General Recommendations and ConclusionWhile the impact of the NLRB’s new joint employer standard has been significant and reverberations continue to resound within the Labor Board and several of its sister agencies, employers are encouraged to do their “due diligence” to determine their potential vulnerability to joint employer arguments and have a strategic discussion about what steps might be taken to minimize exposure. As part of this discussion, the organization might assess the cost/benefit of greater or lesser control over aspects of its relationship with third party vendors. For example, an employer (referenced below as “host company”) taking steps in an effort to minimize the potential for a joint employer finding should consider (among other things):
While employers are encouraged to consider these practical strategies and to implement preventive changes as soon as practicable, it is important to note that the fate of the new standard and potentially its downstream effects are not necessary set in stone. Aside from the pending circuit court appeal, which is described above, the NLRB’s composition could change as a result of the 2016 Presidential Election. If so, the decision could be overturned and the downstream effects tempered. However, for now, employers utilizing contract labor must plan for increased scrutiny and greater potential for joint employer liability.
1In the wake of Browning-Ferris, several states have introduced legislation aimed at protecting businesses from the wide-ranging effects of the NLRB’s decision in Browning-Ferris. For example, the “Protecting Georgia Small Business Act” amends Georgia’s Labor and Industrial Relations Code to provide that neither a franchisee nor a franchisee’s employee is considered an employee of a franchisor for “any purpose.” The Act goes into effect on January 1, 2017.
Seven other states including Texas, Louisiana, Tennessee, Wisconsin, Michigan, Indiana, and Utah have all passed similar legislation prohibiting a franchisor from being considered an employer or co-employer of franchisee employees. Legislative efforts have also been introduced in California, Colorado, Massachusetts, Oklahoma, Pennsylvania, Vermont, and Virginia and legislators in Wyoming, North Carolina, Arizona, and Colorado are evaluating similar measures.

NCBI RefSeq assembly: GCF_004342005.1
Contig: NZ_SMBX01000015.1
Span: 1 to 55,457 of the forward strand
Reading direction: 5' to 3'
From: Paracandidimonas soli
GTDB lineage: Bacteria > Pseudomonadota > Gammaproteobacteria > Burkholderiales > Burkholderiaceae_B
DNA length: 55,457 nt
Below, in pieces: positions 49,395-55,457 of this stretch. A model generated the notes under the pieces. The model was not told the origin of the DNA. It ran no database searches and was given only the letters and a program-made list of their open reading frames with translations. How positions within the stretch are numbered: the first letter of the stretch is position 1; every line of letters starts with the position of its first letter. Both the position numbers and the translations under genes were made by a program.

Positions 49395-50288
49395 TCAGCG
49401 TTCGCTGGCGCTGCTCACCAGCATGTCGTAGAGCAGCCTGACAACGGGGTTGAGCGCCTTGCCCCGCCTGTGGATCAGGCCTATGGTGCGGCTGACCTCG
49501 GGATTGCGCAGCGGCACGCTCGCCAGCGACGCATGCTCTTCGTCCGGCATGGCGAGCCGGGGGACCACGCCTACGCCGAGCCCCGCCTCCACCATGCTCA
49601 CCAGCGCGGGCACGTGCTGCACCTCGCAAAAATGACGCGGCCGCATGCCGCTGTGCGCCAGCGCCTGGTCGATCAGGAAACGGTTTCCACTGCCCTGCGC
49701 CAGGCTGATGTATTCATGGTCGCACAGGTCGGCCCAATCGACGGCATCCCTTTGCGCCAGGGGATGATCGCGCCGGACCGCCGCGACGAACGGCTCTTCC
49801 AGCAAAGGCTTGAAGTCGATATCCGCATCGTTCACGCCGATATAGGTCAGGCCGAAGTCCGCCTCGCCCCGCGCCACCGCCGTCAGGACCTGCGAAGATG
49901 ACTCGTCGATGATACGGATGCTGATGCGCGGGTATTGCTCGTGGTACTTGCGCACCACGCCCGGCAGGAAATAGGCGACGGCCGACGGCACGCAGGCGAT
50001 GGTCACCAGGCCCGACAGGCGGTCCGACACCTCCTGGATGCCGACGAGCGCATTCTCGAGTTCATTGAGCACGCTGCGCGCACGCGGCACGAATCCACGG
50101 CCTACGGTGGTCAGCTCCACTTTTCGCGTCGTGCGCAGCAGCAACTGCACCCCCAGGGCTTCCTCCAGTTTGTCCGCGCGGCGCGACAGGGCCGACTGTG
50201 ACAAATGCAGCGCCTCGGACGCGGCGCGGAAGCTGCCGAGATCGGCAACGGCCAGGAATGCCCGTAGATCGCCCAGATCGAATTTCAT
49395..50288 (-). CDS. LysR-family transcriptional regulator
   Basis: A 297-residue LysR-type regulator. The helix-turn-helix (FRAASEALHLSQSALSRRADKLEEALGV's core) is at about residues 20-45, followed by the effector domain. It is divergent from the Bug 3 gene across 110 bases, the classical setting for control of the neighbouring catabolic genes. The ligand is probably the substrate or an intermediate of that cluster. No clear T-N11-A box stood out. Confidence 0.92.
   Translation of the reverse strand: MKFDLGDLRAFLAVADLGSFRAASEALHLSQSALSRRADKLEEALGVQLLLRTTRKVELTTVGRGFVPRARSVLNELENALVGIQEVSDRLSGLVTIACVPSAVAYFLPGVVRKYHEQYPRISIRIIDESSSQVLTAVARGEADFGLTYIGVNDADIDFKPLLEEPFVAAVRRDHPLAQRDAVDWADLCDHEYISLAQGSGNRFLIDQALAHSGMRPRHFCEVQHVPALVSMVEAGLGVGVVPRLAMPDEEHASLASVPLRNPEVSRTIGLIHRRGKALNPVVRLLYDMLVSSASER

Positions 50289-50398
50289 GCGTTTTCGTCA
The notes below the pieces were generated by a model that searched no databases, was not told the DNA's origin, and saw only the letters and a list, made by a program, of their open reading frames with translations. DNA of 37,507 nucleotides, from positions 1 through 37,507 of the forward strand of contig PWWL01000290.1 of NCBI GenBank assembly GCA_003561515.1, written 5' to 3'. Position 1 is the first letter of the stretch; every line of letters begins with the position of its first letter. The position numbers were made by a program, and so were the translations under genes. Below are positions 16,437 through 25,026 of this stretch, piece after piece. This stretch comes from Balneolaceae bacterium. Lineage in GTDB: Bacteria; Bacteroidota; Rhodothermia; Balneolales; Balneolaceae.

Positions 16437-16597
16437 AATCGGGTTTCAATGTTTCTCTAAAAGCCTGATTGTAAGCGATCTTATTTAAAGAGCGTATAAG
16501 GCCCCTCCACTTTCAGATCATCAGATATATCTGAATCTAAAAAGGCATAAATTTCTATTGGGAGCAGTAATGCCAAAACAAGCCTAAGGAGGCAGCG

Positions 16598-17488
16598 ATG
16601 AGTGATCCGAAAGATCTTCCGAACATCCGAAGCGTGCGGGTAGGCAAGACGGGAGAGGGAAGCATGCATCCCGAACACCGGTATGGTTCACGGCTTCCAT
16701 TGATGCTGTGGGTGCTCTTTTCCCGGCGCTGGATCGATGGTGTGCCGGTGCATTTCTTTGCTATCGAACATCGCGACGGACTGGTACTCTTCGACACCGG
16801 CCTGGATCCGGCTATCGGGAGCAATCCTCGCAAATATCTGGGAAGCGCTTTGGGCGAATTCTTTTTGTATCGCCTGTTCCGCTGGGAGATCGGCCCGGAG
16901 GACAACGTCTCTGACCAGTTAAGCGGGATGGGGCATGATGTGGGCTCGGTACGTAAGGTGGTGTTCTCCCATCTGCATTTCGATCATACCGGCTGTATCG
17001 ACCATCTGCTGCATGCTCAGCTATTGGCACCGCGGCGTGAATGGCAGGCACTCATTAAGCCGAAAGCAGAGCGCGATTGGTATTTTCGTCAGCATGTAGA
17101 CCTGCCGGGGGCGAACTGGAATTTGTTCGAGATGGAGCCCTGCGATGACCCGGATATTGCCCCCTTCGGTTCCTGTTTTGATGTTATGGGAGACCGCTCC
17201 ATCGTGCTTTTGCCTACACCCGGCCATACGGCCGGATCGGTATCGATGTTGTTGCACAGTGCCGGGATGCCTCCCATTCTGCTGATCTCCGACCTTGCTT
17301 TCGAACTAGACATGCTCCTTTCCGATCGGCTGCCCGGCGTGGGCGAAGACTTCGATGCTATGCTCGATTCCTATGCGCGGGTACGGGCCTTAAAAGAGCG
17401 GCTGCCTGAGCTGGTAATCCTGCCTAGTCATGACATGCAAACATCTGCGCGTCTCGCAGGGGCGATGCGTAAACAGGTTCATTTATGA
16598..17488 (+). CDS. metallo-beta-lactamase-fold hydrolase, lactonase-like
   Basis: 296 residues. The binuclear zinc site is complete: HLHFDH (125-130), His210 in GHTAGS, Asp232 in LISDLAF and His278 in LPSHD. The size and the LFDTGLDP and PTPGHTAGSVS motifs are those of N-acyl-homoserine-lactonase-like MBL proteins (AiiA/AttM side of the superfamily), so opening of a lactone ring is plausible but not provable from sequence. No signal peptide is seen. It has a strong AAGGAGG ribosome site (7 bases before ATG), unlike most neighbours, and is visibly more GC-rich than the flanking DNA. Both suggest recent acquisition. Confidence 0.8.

• New Texas Law Says Franchisors Generally Not Employers of Franchisees’ Workers, Kristin L. Bauer and Philip B. Rosen, Jackson Lewis, P.C., July 13, 2015
• Labor Board Sets New Standard for Determining Joint Employer Status, James M. Stone, Philip B. Rosen, Roger S. Kaplan, Howard M. Bloom and Kathleen M. Tinnerello, Jackson Lewis, P.C., August 28, 2015
• Draft DOL Policy Lists “Economic Realities” as Key OSHA Test of Joint Employer Status, Jackson Lewis, P.C., September 16, 2015
• U.S. DOL Issues Guidance on Joint Employment Under the FLSA and MSPA, Tressi L. Cordaro, Jackson Lewis, P.C., January 21, 2016
• Browning-Ferris Appeals ‘Joint Employer” Decision to U.S. Court of Appeals, Howard M. Bloom, Philip B. Rosen and Kathleen M. Tinnerello, Jackson Lewis P.C. February 1, 2016
• Browning-Ferris Appeals NLRB’s Landmark Joint Employer Decision to U.S. Court of Appeals, Jackson Lewis, P.C., March 8, 2016
• Doubling Down: NLRB Joint Employer Standard Under Dual Review, Howard M. Bloom, Philip B. Rosen and Kathleen M. Tinnerello, Jackson Lewis, P.C., April 22, 2016